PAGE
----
Prokopata is one of the smallest villages of Kefalonia. It is located just outside the island’s capital, Argostoli. After Koutavos, the road passes by two bridges, under of which lies the cavernous chapel of Santa Barbara and then leads to Prokopata.
Pre-earthquake the village was built on top of the hill, however after 1953, was rebuilt in its current safer location. The earthquakes of that year had completely destroyed it, but it was rebuilt with the aid of the benefactor Panayi Markesini. From the ruins of the old village the view to the surrounding countryside, the village Razata even if the Monastery of St. Gerasimos, is worth the climb. In Prokopata, there is still a source of drinking water, which is considered one of the best quality water in Kefalonia.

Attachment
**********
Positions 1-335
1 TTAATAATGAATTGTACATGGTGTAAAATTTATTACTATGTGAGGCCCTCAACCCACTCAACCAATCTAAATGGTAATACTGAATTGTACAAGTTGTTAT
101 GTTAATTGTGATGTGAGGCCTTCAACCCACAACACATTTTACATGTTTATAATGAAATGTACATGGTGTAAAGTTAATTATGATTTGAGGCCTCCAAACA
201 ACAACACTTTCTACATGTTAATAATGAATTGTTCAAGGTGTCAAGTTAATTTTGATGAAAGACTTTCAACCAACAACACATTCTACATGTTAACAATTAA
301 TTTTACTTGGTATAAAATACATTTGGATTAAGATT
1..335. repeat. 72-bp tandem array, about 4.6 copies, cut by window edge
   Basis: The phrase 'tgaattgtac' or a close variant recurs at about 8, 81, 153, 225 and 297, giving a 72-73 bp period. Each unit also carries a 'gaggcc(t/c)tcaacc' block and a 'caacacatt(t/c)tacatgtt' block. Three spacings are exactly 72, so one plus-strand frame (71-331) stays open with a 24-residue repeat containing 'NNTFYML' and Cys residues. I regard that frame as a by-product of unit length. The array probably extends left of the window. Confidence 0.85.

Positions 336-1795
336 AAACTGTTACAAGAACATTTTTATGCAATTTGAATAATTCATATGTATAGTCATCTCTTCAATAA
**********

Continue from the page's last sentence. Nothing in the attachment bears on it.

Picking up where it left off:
Prokopata is one of the oldest residential areas of Kefalonia, as the excavations in the area have brought to light findings from 4,000 BC.
During the Second World War, the Italian commanders of Kefalonia have installed in Prokopata, Italian troops and had built shelters, which can be seen even today. In the tradition of Italy, the majority of Italians were here executed in cold blood by the Germans. The tradition even says that they set them under a pine tree, which is known to residents until nowadays.